1. Led Zeppelin – “Your Time is Gonna Come” : From the first Led Zep album, when they still thought they were some kind of blues band, which worked very well for them. Since Robert Plant didn’t think he was some sort of “younge blonde godde” yet, and he was still feeling a little skinny, English and not from Mississippi, he reels it in enough for the rest of the band, especially The God of Drums to shine through. Nice to hear this again, after years away from LZ1. (7/10 – docked at least one point just because we know that “The Song Remains the Same” is in their future, and our past…. argh)
2. Marvin Gaye – “What’s Going On?” : This is the 1960s, to me. You can blab about Haight-Ashbury all you want, and I will give you that a couple of those Santana songs hold up, but this album, to me, is the sound of the world being changed for the better. How could one album be about the dissolution of a marriage, the death of Martin Luther King, emancipation from the heavy hand of Barry Gordy and the Viet Nam war, and STILL be so uplifting? Pure genius. (10/10)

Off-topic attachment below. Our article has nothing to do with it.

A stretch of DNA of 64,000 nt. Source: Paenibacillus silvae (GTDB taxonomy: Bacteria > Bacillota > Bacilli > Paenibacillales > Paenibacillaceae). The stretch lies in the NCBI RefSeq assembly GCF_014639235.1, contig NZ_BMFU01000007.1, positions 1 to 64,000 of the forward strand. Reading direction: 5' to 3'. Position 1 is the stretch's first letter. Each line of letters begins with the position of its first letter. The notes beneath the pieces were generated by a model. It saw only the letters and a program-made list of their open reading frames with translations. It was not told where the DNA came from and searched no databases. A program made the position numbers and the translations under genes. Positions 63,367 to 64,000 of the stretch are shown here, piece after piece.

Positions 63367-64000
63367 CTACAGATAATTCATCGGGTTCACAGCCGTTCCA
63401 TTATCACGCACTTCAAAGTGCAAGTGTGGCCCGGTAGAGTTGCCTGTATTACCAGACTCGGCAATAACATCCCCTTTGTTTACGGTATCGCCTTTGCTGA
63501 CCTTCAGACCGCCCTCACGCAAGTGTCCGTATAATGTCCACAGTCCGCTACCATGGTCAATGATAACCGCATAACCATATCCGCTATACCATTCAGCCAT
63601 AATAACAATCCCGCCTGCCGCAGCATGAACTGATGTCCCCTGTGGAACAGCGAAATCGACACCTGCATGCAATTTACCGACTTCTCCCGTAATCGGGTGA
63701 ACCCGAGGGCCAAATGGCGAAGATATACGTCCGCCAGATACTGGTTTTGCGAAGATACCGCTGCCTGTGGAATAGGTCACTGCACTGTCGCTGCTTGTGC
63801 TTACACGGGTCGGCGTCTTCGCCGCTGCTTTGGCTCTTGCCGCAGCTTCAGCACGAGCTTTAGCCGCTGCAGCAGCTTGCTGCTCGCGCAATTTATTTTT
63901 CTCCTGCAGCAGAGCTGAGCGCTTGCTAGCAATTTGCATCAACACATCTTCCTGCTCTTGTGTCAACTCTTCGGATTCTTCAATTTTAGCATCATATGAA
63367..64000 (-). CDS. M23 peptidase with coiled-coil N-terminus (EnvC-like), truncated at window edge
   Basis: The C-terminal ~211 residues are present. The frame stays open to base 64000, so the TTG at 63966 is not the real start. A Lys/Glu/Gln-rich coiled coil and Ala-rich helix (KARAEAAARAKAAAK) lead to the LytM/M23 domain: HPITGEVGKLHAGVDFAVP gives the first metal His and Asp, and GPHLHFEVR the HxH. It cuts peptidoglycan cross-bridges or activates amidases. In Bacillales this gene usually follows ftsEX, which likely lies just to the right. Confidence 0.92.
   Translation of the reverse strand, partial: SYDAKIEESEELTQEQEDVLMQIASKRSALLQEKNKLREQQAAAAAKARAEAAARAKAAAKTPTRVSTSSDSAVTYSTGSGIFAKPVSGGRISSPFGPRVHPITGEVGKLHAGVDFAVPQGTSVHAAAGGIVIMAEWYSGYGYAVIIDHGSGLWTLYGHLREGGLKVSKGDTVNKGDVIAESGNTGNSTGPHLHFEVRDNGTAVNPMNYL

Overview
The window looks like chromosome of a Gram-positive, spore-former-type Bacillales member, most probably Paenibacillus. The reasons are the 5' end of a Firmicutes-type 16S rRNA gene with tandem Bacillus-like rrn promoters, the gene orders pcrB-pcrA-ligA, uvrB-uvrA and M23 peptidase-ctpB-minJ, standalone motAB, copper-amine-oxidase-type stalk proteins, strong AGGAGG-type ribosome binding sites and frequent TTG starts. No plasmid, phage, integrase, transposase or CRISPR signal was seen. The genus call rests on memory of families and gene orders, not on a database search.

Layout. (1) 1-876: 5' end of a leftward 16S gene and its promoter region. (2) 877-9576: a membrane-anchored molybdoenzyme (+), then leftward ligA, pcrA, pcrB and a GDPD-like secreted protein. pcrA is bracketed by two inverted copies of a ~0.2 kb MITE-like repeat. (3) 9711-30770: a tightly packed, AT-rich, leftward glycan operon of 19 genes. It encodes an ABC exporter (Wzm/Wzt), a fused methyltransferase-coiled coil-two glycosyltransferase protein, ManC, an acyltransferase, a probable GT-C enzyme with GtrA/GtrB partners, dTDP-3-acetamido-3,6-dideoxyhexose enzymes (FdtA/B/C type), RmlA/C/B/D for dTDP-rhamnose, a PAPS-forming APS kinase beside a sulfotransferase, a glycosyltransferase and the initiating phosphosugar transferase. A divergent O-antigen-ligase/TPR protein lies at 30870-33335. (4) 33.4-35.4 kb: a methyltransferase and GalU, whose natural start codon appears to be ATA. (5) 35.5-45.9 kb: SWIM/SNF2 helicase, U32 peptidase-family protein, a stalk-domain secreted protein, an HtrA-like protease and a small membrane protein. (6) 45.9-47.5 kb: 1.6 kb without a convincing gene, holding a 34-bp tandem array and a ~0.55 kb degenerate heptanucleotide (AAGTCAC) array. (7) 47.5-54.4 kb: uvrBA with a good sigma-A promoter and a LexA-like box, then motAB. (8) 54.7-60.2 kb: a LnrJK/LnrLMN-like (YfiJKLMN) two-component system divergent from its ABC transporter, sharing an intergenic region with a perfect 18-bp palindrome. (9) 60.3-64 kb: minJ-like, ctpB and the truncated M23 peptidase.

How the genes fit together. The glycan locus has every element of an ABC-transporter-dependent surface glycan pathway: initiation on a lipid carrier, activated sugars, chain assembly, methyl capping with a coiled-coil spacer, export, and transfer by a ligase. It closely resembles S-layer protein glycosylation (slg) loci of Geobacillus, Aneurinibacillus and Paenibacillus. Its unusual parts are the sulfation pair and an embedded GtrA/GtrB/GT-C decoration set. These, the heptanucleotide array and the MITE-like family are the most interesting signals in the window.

3. Stevie Wonder – “Living for the City” : Oh, man. Possibly my favorite Stevie Wonder song ever. (My wife will tell you that I say that no matter WHAT Stevie Wonder song is playing. It’s not true. If it’s “I just called to say I love you….” well, ok, the 1980s happened to all of us, right?) When I was nine, I had this little avocado colored portable radio. One day, I turned it on, and there were three stations playing Stevie Wonder songs at the same time. I remember for a while that I thought that Stevie Wonder must be like some sort of king that all the other musicians had to obey. I am not sure if that’s not true. “Last call for New York City!” “Hey, bus driver!” Brilliant. (10/10)
4. Mclusky – “Gareth Brown Says…” : Well, ok. They can’t all rule. Mcluskey is a Welsh punk band with a bit of Pixies obsession. Not a bad band, and I would sure enjoy seeing them live, but they broke up, and this isn’t really one of their standout tunes, like “Lightsaber Cocksucking Blues” or “Fuck this Band,” so (6/10)